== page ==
November was a busy month for me! I gave my first-ever conference talks at DevOpsDays Silicon Valley and DevOpsDays Detroit.
I'm frightened by public speaking, but have been making an effort in the past year to go toward the things that scare me, so it was a fun challenge.
My first talk was a five-minute Ignite about parallels between agile development and effective classroom teaching.
My second was a set of thoughts I've been working on for probably six months now— some concepts about empathy that I've found personally and professionally powerful.
No video for this one, but slides are here:
Lessons I learned preparing:
- Zach Holman's site "We are All Awesome" is a great starting place for understanding basic structure and formatting of slides. Scratch that, the starting place.
- Ratholing on slide layout and polish before the content and sequence is there is wasted work. Use placeholder pictures if you need to, but save the obsession for later.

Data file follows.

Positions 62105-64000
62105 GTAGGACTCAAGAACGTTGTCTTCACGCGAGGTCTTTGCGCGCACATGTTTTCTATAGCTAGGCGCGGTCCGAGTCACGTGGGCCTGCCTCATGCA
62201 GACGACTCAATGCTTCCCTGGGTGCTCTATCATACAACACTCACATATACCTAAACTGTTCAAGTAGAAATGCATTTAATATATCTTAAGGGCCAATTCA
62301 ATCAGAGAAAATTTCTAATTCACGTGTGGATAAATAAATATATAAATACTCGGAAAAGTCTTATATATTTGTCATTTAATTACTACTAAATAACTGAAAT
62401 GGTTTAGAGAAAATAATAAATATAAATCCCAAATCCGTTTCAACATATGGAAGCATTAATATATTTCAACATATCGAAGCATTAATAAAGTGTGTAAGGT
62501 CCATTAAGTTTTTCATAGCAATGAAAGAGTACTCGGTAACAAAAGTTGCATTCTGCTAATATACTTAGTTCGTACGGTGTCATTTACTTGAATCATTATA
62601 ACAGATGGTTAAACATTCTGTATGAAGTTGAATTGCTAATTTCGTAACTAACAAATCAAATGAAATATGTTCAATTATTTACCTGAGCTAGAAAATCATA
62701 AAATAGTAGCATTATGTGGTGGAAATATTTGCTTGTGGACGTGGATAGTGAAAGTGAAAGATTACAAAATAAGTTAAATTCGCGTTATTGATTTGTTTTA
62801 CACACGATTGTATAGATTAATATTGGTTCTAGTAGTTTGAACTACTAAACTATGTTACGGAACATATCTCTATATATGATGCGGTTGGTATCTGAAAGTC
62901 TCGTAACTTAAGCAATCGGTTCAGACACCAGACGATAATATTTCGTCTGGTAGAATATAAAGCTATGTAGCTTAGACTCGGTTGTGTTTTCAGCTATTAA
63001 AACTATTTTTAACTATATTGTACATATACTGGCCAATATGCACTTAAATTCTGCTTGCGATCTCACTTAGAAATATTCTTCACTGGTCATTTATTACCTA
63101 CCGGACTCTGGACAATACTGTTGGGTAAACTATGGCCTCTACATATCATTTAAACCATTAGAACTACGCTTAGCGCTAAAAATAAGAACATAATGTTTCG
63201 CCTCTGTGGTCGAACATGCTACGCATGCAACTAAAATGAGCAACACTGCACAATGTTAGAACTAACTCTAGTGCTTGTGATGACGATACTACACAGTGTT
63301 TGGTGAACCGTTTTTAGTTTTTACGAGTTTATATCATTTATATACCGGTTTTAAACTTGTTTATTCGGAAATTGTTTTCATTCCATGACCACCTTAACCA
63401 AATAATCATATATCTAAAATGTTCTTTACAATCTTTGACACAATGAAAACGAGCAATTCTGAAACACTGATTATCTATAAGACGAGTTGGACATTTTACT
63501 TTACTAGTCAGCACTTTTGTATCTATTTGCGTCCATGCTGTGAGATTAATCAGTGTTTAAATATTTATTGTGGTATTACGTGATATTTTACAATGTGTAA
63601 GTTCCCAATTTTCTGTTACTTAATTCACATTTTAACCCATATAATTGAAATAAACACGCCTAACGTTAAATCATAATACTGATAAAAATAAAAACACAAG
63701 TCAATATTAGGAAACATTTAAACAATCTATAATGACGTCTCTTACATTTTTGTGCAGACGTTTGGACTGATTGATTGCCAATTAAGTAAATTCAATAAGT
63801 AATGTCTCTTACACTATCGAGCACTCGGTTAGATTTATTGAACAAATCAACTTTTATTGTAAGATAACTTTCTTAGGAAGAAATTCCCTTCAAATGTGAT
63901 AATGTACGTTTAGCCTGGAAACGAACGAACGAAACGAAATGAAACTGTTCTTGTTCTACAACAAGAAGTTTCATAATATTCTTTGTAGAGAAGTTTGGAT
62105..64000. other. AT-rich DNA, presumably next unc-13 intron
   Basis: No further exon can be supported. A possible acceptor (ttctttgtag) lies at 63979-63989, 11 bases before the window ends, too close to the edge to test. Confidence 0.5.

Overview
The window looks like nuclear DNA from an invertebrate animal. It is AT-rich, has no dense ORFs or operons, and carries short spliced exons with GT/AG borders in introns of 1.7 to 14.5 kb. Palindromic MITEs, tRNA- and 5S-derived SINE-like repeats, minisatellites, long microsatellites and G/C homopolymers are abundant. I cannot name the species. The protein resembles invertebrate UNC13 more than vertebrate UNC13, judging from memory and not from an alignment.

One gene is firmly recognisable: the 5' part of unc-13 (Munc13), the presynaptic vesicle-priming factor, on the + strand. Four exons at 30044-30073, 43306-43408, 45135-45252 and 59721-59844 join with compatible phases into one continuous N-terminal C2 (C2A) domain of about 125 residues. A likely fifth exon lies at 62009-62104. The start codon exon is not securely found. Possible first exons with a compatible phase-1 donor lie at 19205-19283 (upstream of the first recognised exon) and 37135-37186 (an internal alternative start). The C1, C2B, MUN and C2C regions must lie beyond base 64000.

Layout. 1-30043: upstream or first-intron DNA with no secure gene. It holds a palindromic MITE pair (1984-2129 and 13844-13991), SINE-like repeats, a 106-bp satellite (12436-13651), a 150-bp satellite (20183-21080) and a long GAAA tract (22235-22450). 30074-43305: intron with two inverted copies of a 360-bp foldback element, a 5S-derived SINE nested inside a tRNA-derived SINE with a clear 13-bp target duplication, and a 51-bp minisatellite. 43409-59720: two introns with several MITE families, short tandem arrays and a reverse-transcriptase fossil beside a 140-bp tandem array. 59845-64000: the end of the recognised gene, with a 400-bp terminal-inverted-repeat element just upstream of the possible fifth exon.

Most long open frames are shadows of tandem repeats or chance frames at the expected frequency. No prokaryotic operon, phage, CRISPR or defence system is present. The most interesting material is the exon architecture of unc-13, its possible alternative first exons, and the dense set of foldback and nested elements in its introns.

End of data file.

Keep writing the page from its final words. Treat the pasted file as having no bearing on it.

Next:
- Present to peers and friends ahead of time, but let them know where you're at and what you need. I like to differentiate between 30% feedback ("I'm workshopping ideas and want directional feedback") and 90% feedback ("Shipping this tomorrow, help me polish it").
- Watch YouTube talk videos and count "ums", pauses, and screw-ups. This helped me get over my fear that any bumps in my delivery (there were plenty) would be immortalized forever on the Internet.
And finally, if you've ever considered giving a talk, just go do it! Many conferences (particularly DevOpsDays) love new speakers, and it's a lot of fun to feel like you're contributing to the conversation within a community.